The seller breaches the warranty of title under this section by delivering a defective certificate of title to the buyer of a motor vehicle. McCoolidge v. Oyvetsky, 292 Neb. 955, 874 N.W.2d 892 (2016).
The seller breaches the warranty of title under this section if there is a substantial cloud or shadow over the title, even if no third party has come forward with a superior claim. McCoolidge v. Oyvetsky, 292 Neb. 955, 874 N.W.2d 892 (2016).
Since contract did not waive warranty by contractor seller that title conveyed to pollution control corporation would be good, contractor seller was liable to it for breach of warranty against liens and encumbrances. Omaha Pollution Control Corp. v. Carver-Greenfield Corp., 413 F.Supp. 1069 (D. Neb. 1976).
Prior Uniform Statutory Provision: Section 13, Uniform Sales Act.
Changes: Completely rewritten, the provisions concerning infringement being new.
Purposes of Changes:
1. Subsection (1) makes provision for a buyer's basic needs in respect to a title which he or she in good faith expects to acquire by his or her purchase, namely, that he or she receive a good, clean title transferred to him or her also in a rightful manner so that he or she will not be exposed to a lawsuit in order to protect it.
The warranty extends to a buyer whether or not the seller was in possession of the goods at the time the sale or contract to sell was made.
The warranty of quiet possession is abolished. Disturbance of quiet possession, although not mentioned specifically, is one way, among many, in which the breach of the warranty of title may be established.
The "knowledge" referred to in subsection (1)(b) is actual knowledge as distinct from notice.
2. The provisions of this article requiring notification to the seller within a reasonable time after the buyer's discovery of a breach apply to notice of a breach of the warranty of title, where the seller's breach was innocent. However, if the seller's breach was in bad faith he or she cannot be permitted to claim that he or she has been misled or prejudiced by the delay in giving notice. In such case the "reasonable" time for notice should receive a very liberal interpretation. Whether the breach by the seller is in good or bad faith section 2-725 provides that the cause of action accrues when the breach occurs. Under the provisions of that section the breach of the warranty of good title occurs when tender of delivery is made since the warranty is not one which extends to "future performance of the goods".
3. When the goods are part of the seller's normal stock and are sold in his or her normal course of business, it is his or her duty to see that no claim of infringement of a patent or trademark by a third party will mar the buyer's title. A sale by a person other than a dealer, however, raises no implication in its circumstances of such a warranty. Nor is there such an implication when the buyer orders goods to be assembled, prepared, or manufactured on his or her own specifications. If, in such a case, the resulting product infringes a patent or trademark, the liability will run from buyer to seller. There is, under such circumstances, a tacit representation on the part of the buyer that the seller will be safe in manufacturing according to the specifications, and the buyer is under an obligation in good faith to indemnify him or her for any loss suffered.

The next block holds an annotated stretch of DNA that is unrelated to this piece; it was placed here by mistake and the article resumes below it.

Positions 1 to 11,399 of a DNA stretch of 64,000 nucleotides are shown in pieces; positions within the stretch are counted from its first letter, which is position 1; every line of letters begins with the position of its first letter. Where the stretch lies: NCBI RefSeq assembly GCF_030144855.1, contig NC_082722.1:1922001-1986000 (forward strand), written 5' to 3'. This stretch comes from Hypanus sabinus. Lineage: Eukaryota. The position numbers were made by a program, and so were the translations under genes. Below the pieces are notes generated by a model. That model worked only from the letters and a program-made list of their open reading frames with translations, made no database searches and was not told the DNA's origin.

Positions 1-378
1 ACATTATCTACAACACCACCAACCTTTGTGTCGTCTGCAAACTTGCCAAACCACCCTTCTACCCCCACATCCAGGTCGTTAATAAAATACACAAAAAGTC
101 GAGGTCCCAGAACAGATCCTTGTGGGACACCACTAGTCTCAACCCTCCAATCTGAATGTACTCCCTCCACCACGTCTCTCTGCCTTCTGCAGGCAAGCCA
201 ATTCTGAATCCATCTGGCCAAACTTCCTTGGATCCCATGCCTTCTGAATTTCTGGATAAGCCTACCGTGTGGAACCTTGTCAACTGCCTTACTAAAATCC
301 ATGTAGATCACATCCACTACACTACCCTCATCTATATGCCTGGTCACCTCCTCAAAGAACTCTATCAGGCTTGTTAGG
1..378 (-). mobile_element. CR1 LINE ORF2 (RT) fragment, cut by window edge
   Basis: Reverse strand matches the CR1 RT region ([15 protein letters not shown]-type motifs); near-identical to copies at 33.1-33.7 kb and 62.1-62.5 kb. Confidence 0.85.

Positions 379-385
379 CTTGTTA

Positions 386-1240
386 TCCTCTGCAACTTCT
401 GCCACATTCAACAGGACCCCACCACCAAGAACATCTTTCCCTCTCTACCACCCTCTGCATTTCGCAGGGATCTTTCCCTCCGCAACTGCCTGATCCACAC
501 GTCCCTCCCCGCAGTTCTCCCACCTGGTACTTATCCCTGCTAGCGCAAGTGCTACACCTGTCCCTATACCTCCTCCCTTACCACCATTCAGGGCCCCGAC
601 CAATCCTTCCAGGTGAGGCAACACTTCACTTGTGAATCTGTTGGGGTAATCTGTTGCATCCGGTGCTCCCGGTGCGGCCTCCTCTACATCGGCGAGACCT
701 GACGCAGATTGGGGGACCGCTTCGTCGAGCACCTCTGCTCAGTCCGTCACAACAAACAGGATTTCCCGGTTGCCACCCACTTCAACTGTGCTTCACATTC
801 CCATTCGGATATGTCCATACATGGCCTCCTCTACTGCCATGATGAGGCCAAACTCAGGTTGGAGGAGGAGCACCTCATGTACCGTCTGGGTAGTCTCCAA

4. This section rejects the cases which recognize the principle that infringements violate the warranty of title but deny the buyer a remedy unless he or she has been expressly prevented from using the goods. Under this article "eviction" is not a necessary condition to the buyer's remedy since the buyer's remedy arises immediately upon receipt of notice of infringement; it is merely one way of establishing the fact of breach.
5. Subsection (2) recognizes that sales by sheriffs, executors, certain foreclosing lienors, and persons similarly situated may be so out of the ordinary commercial course that their peculiar character is immediately apparent to the buyer and therefor no personal obligation is imposed upon the seller who is purporting to sell only an unknown or limited right. This subsection does not touch upon and leaves open all questions of restitution arising in such cases, when a unique article so sold is reclaimed by a third party as the rightful owner.
Foreclosure sales under article 9 are another matter. Section 9-610 provides that a disposition of collateral under that section includes warranties such as those imposed by this section on a voluntary disposition of property of the kind involved. Consequently, unless properly excluded under subsection (2) or under the special provisions for exclusion in section 9-610, a disposition under section 9-610 of collateral consisting of goods includes the warranties imposed by subsection (1) and, if applicable, subsection (3).
6. The warranty of subsection (1) is not designated as an "implied" warranty, and hence is not subject to section 2-316(3). Disclaimer of the warranty of title is governed instead by subsection (2), which requires either specific language or the described circumstances.
Point 1: Section 2-403.
Point 2: Sections 2-607 and 2-725.
Point 3: Section 1-203.
Point 4: Sections 2-609 and 2-725.
Point 6: Section 2-316.
Definitional Cross References:
"Buyer". Section 2-103.
"Contract for sale". Section 2-106.
"Goods". Section 2-105.
"Person". Section 1-201.
"Right". Section 1-201.
"Seller". Section 2-103.